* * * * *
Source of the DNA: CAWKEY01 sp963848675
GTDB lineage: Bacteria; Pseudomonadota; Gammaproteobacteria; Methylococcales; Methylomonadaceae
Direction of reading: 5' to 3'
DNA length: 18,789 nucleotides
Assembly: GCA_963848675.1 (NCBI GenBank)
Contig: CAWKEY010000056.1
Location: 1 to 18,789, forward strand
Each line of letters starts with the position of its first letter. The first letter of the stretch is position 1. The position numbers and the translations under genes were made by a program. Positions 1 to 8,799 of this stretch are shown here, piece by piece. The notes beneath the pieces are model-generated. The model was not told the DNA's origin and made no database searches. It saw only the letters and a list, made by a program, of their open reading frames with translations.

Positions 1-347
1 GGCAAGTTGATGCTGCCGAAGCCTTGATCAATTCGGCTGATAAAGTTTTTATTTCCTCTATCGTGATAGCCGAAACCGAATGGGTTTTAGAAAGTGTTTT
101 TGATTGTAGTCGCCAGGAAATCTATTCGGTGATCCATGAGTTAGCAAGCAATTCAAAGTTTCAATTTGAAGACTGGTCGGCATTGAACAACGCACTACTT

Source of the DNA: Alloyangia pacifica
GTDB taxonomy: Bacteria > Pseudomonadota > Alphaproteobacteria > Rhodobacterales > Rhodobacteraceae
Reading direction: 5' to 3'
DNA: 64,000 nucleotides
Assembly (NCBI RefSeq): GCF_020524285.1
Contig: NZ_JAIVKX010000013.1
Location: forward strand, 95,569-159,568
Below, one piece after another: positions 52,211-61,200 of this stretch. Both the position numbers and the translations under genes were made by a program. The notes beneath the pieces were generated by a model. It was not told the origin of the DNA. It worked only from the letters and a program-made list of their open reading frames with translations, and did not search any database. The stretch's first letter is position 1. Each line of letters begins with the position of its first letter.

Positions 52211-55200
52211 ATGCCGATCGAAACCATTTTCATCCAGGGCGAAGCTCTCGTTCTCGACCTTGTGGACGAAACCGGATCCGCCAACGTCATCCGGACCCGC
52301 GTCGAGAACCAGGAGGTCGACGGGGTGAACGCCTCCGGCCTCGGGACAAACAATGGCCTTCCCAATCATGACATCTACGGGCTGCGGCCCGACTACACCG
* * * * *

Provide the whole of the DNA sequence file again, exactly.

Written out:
Source of the DNA: CAWKEY01 sp963848675
GTDB lineage: Bacteria; Pseudomonadota; Gammaproteobacteria; Methylococcales; Methylomonadaceae
Direction of reading: 5' to 3'
DNA length: 18,789 nucleotides
Assembly: GCA_963848675.1 (NCBI GenBank)
Contig: CAWKEY010000056.1
Location: 1 to 18,789, forward strand
Each line of letters starts with the position of its first letter. The first letter of the stretch is position 1. The position numbers and the translations under genes were made by a program. Positions 1 to 8,799 of this stretch are shown here, piece by piece. The notes beneath the pieces are model-generated. The model was not told the DNA's origin and made no database searches. It saw only the letters and a list, made by a program, of their open reading frames with translations.

Positions 1-347
1 GGCAAGTTGATGCTGCCGAAGCCTTGATCAATTCGGCTGATAAAGTTTTTATTTCCTCTATCGTGATAGCCGAAACCGAATGGGTTTTAGAAAGTGTTTT
101 TGATTGTAGTCGCCAGGAAATCTATTCGGTGATCCATGAGTTAGCAAGCAATTCAAAGTTTCAATTTGAAGACTGGTCGGCATTGAACAACGCACTACTT

Source of the DNA: Alloyangia pacifica
GTDB taxonomy: Bacteria > Pseudomonadota > Alphaproteobacteria > Rhodobacterales > Rhodobacteraceae
Reading direction: 5' to 3'
DNA: 64,000 nucleotides
Assembly (NCBI RefSeq): GCF_020524285.1
Contig: NZ_JAIVKX010000013.1
Location: forward strand, 95,569-159,568
Below, one piece after another: positions 52,211-61,200 of this stretch. Both the position numbers and the translations under genes were made by a program. The notes beneath the pieces were generated by a model. It was not told the origin of the DNA. It worked only from the letters and a program-made list of their open reading frames with translations, and did not search any database. The stretch's first letter is position 1. Each line of letters begins with the position of its first letter.

Positions 52211-55200
52211 ATGCCGATCGAAACCATTTTCATCCAGGGCGAAGCTCTCGTTCTCGACCTTGTGGACGAAACCGGATCCGCCAACGTCATCCGGACCCGC
52301 GTCGAGAACCAGGAGGTCGACGGGGTGAACGCCTCCGGCCTCGGGACAAACAATGGCCTTCCCAATCATGACATCTACGGGCTGCGGCCCGACTACACCG